Director of Communications, College of Liberal Arts and Sciences
By Kate Szumanski
A former dean of the College of Engineering, Barry Johnson, Engineering, M.E., ’70, witnessed Villanova’s tremendous growth into a national and international university as it broadened and strengthened its fields of study, particularly in the areas of business, engineering, and nursing. As the University expanded, it has remained rooted in its strong liberal arts and sciences tradition, but Johnson asks the provocative question, has Villanova drifted from this established tradition?
“As I reflect on my own college experience at Villanova, I become more concerned that the specialty schools in business, engineering, and nursing focus more on training students to be proficient in their respective fields than on exposing their students to a broader array of subjects and disciplines,” Johnson said. “This is something that all of academia is struggling with – training vs. educating students. It seems to me that each of the schools at Villanova was much more grounded in the liberal arts and sciences in the past than they are now.”
Johnson explained that when he was a Villanova student, he took many classes outside of his mechanical engineering coursework. “These courses forced me to look and think across the disciplines,” he said. “What is the role of a university? To train its students for a particular profession or to educate them so that they can think broadly? The key to success for any Villanova graduate – past, present, and future – is the ability to think across the disciplines.”
“St. Augustine was someone who was able to think across the disciplines,” Johnson said. “Here is a person who embodies this notion, and the ‘Augustine the Teacher’ display illustrates this idea. Furthermore, if we are going to teach our students to think across a broader canvas of knowledge, then we have to get them to appreciate diversity and diversity of thought. Villanova must continue to strive to diversify to its student body.”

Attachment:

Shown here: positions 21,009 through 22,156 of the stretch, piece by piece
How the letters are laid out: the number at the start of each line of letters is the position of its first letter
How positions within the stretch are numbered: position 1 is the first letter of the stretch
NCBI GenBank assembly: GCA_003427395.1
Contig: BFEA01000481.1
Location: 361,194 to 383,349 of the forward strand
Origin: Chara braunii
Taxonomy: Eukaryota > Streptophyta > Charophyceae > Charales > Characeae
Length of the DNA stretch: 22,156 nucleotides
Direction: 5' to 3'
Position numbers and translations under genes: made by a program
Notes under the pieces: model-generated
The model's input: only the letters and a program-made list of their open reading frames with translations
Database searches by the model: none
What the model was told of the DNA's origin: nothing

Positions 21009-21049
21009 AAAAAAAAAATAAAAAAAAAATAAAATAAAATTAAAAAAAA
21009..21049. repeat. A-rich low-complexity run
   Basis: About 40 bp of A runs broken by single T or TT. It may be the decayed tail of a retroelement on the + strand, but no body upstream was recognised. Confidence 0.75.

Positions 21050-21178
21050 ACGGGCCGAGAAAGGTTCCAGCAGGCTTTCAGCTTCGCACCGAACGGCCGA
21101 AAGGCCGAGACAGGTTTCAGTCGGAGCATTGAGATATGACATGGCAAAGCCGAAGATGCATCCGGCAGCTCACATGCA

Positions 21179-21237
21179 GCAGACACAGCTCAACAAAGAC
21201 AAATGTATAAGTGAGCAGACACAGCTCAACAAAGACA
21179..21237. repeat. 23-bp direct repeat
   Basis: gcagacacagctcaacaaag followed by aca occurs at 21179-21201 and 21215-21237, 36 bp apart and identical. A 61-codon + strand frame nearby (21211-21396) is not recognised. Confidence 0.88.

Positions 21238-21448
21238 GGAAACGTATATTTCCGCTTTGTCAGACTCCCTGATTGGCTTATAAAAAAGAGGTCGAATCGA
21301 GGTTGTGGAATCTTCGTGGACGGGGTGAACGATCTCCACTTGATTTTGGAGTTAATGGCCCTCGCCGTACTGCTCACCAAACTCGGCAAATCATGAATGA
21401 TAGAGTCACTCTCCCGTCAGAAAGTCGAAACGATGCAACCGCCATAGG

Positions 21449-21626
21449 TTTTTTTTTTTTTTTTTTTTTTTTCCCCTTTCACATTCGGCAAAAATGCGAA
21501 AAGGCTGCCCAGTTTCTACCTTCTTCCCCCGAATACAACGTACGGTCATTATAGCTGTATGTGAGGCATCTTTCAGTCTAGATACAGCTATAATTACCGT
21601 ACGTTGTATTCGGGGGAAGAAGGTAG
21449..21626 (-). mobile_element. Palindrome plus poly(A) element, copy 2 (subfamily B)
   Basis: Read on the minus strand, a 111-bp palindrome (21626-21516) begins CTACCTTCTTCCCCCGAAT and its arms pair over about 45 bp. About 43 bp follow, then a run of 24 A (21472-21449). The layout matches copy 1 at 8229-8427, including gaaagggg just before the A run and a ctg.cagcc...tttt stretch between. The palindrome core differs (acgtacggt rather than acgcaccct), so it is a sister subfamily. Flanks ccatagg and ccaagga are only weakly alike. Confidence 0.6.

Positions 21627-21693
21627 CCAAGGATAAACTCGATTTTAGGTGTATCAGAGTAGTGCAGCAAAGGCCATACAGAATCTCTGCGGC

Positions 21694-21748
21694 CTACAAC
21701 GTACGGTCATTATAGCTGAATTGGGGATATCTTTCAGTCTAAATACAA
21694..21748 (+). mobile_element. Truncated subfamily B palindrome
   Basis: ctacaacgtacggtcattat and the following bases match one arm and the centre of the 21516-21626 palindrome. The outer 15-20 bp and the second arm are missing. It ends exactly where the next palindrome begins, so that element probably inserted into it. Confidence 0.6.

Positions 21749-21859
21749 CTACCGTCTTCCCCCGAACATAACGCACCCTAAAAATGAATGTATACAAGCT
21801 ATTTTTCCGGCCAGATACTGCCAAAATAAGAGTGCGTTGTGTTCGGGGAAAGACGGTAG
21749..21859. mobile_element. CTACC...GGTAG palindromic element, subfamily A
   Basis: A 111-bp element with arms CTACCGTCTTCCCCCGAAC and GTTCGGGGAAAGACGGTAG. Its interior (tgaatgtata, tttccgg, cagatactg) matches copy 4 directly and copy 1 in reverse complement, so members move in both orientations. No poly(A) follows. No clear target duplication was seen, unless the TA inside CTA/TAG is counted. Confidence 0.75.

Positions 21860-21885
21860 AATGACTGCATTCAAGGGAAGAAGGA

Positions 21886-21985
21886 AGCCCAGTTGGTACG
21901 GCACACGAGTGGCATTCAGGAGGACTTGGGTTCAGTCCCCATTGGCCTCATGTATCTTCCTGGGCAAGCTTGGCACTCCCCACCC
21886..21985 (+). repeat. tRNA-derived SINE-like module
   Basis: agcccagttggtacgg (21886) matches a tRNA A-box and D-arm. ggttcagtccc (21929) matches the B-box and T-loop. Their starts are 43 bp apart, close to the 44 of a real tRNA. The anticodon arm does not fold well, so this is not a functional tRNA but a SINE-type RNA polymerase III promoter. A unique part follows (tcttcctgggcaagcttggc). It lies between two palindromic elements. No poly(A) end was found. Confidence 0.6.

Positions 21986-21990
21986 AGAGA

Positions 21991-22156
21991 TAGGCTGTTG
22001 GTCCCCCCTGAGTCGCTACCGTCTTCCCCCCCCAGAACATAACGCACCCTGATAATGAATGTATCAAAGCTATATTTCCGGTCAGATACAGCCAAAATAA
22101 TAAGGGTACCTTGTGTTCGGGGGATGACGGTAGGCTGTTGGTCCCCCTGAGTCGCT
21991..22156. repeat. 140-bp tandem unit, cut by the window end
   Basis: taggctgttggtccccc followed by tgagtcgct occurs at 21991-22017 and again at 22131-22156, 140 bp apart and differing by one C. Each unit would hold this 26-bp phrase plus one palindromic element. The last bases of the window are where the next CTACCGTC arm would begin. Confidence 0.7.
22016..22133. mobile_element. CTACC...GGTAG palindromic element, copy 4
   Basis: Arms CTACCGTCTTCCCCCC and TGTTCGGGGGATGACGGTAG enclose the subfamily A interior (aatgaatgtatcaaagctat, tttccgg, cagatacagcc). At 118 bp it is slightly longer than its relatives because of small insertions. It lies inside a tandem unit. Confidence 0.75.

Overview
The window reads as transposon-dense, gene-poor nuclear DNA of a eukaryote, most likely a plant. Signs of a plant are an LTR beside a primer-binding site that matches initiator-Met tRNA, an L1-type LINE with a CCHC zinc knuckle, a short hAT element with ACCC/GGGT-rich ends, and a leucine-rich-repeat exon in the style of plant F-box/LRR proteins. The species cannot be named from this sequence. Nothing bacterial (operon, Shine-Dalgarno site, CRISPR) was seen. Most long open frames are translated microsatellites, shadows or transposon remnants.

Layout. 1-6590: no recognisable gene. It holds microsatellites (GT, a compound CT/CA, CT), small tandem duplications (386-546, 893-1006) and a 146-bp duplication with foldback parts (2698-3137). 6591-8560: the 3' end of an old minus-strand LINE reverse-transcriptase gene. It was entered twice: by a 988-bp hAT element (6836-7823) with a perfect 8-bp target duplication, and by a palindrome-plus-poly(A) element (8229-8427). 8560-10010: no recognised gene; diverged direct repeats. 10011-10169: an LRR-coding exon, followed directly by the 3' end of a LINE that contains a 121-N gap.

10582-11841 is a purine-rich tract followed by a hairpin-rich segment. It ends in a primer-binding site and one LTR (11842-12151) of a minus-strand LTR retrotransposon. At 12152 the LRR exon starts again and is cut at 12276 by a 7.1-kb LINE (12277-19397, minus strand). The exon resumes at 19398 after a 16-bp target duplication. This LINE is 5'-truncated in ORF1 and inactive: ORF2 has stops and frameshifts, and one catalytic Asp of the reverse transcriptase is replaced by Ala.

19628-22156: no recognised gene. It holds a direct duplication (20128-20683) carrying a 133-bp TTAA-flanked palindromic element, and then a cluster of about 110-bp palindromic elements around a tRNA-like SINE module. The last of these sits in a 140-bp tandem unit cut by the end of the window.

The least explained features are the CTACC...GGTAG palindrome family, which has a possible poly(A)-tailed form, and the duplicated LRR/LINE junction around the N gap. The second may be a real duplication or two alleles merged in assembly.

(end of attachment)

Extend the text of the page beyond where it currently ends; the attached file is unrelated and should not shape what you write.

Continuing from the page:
Through the generosity of James P. Magee, A&S, ’75, and Johnson and his wife, Kathie Johnson, the artistic expression of “Augustine the Teacher” has grown to include the addition of a sculpture of a third student.
“The College of Liberal Arts and Sciences is the soul of Villanova University,” Johnson said. “Yet this is not always fully understood or appreciated. You can take away the professional schools, but you can’t take away the College of Liberal Arts and Sciences. The College is full of a broad spectrum of people with knowledge in many areas, but it seems as if this is not fully appreciated.”
“Until you gain a level of success and are promoted – when you begin to handle and manage people, and address change in your position – then you begin to appreciate the impact of the liberal arts and sciences in your life.”
“The College of Liberal Arts and Sciences teaches its students to think critically, to question, and to appreciate the many varieties of life. These are the truly educated ones in our society. In our world, we tend to lean on the side of training students. Yet industry changes so quickly that it becomes impossible to train our students for what they will face in the workplace. Education simply can’t keep up with industry. We must teach students how to think and how to adapt to change, and the College of Liberal Arts and Sciences does this better than any other college on campus.